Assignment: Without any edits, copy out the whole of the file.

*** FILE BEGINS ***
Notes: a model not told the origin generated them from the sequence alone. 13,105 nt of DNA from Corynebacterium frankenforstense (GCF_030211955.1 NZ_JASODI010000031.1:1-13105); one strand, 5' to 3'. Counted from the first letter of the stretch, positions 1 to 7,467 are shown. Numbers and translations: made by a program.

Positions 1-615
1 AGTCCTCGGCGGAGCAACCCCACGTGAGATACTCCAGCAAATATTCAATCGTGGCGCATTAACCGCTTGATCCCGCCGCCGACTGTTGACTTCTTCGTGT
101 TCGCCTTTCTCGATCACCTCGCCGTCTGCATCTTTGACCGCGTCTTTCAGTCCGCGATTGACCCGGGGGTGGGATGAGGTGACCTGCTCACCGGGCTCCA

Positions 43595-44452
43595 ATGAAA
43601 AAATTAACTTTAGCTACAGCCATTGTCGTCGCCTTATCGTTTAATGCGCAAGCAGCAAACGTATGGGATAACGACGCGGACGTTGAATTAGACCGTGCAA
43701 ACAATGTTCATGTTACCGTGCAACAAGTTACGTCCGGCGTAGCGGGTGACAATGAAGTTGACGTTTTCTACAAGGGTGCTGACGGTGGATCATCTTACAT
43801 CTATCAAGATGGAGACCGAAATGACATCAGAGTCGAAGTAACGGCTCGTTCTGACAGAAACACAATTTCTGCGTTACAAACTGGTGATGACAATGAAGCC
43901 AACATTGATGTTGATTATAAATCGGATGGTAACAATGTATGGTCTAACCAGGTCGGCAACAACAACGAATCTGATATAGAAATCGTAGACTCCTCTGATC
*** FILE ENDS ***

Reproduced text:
Notes: a model not told the origin generated them from the sequence alone. 13,105 nt of DNA from Corynebacterium frankenforstense (GCF_030211955.1 NZ_JASODI010000031.1:1-13105); one strand, 5' to 3'. Counted from the first letter of the stretch, positions 1 to 7,467 are shown. Numbers and translations: made by a program.

Positions 1-615
1 AGTCCTCGGCGGAGCAACCCCACGTGAGATACTCCAGCAAATATTCAATCGTGGCGCATTAACCGCTTGATCCCGCCGCCGACTGTTGACTTCTTCGTGT
101 TCGCCTTTCTCGATCACCTCGCCGTCTGCATCTTTGACCGCGTCTTTCAGTCCGCGATTGACCCGGGGGTGGGATGAGGTGACCTGCTCACCGGGCTCCA

Positions 43595-44452
43595 ATGAAA
43601 AAATTAACTTTAGCTACAGCCATTGTCGTCGCCTTATCGTTTAATGCGCAAGCAGCAAACGTATGGGATAACGACGCGGACGTTGAATTAGACCGTGCAA
43701 ACAATGTTCATGTTACCGTGCAACAAGTTACGTCCGGCGTAGCGGGTGACAATGAAGTTGACGTTTTCTACAAGGGTGCTGACGGTGGATCATCTTACAT
43801 CTATCAAGATGGAGACCGAAATGACATCAGAGTCGAAGTAACGGCTCGTTCTGACAGAAACACAATTTCTGCGTTACAAACTGGTGATGACAATGAAGCC
43901 AACATTGATGTTGATTATAAATCGGATGGTAACAATGTATGGTCTAACCAGGTCGGCAACAACAACGAATCTGATATAGAAATCGTAGACTCCTCTGATC